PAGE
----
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!kx!
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#17
Jan30-10, 09:04 PM
P: 58
Quote Quote by GRDixon View Post
The wire induces a B field via Ampere's Law. It can be magnetostatic. The B field in a wave is induced by a time-varying E field and is not static (in time). However, when the E field between the plates of a capacitor is varied, it induces a B field much as the time-varying E field in an electromagnetic wave does. Maxwell suggested that the time-varying E field between the capacitor plates was proportional to a "Displacement Current" flowing out of one plate and into the other. These Displacement Currents theoretically induce B fields a la Ampere's Law, quite as currents of free charges do.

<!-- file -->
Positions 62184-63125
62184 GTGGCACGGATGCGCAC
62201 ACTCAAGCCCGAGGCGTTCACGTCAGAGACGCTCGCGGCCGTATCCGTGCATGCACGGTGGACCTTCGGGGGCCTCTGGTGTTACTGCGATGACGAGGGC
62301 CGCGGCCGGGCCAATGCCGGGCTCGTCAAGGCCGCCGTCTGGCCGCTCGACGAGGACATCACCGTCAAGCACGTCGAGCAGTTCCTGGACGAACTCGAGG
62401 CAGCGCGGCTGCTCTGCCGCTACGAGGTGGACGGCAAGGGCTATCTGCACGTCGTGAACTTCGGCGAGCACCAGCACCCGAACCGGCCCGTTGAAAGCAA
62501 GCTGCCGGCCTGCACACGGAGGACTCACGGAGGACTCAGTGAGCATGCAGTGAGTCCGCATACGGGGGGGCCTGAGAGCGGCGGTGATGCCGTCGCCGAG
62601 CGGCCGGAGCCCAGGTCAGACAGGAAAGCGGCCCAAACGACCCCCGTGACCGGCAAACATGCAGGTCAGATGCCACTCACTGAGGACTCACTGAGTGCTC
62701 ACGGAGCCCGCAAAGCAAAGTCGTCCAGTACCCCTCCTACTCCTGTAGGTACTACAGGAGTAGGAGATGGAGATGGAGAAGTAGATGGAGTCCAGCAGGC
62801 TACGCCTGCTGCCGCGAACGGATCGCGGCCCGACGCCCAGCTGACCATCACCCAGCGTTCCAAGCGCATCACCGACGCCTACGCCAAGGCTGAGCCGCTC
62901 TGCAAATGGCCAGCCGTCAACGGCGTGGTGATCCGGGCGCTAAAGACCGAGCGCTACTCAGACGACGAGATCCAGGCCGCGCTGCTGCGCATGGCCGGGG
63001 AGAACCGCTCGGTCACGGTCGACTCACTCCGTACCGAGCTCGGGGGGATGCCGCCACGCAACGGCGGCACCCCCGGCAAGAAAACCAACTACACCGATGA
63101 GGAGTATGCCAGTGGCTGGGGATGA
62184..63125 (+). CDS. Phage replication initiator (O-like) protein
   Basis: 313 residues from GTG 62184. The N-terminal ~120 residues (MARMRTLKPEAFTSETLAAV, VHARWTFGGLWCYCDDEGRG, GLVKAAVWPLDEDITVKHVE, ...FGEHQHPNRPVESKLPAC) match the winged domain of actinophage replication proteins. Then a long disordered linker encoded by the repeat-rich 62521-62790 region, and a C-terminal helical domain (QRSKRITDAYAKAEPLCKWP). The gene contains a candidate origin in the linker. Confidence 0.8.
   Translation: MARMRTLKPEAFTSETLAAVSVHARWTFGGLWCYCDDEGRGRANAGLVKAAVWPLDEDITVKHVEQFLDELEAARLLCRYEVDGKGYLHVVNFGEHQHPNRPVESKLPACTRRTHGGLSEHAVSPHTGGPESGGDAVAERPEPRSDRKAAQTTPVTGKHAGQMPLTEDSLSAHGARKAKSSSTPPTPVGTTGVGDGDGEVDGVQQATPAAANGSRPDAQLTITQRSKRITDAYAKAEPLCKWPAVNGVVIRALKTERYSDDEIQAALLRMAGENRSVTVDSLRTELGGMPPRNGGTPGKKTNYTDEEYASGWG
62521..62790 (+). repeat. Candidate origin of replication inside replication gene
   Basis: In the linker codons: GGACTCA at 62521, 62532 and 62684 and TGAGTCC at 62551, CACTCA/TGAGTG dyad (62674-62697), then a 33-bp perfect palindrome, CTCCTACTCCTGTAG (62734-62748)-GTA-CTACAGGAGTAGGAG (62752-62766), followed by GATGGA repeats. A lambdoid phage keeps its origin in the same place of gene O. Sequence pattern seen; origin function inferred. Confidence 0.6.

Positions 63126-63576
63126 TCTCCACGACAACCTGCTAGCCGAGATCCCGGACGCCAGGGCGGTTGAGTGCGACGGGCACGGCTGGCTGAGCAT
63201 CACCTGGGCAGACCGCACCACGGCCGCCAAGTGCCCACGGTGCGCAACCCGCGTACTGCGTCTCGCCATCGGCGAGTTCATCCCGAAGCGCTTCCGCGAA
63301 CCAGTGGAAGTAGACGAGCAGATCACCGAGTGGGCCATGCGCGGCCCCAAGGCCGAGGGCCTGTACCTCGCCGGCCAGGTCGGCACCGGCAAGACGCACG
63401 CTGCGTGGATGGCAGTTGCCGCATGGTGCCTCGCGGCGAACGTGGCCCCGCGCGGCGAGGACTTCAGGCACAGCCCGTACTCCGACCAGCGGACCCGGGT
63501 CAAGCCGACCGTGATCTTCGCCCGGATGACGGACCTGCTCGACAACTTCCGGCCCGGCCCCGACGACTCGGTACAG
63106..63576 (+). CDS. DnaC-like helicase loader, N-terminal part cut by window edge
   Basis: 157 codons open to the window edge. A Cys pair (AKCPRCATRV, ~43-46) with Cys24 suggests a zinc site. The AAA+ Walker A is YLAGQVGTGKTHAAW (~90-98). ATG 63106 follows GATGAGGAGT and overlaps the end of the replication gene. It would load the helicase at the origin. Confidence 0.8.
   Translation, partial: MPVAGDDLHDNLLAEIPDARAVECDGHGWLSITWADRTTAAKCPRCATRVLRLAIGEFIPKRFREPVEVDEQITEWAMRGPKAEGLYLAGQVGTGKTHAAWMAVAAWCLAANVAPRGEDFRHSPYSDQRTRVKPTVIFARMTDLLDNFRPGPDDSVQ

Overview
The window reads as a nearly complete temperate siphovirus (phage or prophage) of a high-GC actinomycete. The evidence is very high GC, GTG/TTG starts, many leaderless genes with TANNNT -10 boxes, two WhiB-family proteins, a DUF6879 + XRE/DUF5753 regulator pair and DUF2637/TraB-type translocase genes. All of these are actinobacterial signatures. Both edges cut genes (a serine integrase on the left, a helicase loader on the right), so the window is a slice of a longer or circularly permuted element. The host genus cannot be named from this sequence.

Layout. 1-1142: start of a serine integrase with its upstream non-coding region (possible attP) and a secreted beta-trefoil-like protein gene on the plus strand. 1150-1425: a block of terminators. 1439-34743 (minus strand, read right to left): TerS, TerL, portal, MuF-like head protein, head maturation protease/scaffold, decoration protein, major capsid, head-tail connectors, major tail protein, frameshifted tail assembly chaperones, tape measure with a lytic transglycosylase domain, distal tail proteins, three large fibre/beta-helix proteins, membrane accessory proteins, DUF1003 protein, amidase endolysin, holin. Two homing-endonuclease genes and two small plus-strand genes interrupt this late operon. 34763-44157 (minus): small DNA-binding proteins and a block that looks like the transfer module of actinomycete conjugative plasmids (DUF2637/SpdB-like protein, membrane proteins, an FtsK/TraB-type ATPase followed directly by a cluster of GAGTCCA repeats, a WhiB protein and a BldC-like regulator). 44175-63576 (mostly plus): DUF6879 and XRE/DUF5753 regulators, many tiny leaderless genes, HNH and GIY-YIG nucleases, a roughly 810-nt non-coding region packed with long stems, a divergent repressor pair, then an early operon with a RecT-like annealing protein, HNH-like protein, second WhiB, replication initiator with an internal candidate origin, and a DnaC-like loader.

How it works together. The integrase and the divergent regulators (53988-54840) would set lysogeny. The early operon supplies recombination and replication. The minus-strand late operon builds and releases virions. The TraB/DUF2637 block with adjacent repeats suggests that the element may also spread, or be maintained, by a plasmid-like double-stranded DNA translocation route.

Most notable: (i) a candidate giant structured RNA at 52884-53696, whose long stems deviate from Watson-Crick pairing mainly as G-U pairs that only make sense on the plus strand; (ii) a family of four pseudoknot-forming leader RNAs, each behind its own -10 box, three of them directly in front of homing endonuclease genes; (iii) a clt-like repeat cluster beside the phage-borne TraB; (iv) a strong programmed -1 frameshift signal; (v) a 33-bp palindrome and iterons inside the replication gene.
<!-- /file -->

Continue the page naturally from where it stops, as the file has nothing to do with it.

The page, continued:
As elect_eng earlier said, that me observing the magnetic field due to a current will depend on my motion.. So, I could have said that the magnetic field, existing or not, will depend on the observer's state of motion..
But since, the magnetic field in an EM wave is not the same as that due to a current carrying wire, I can't say the same thing for this field.. Right??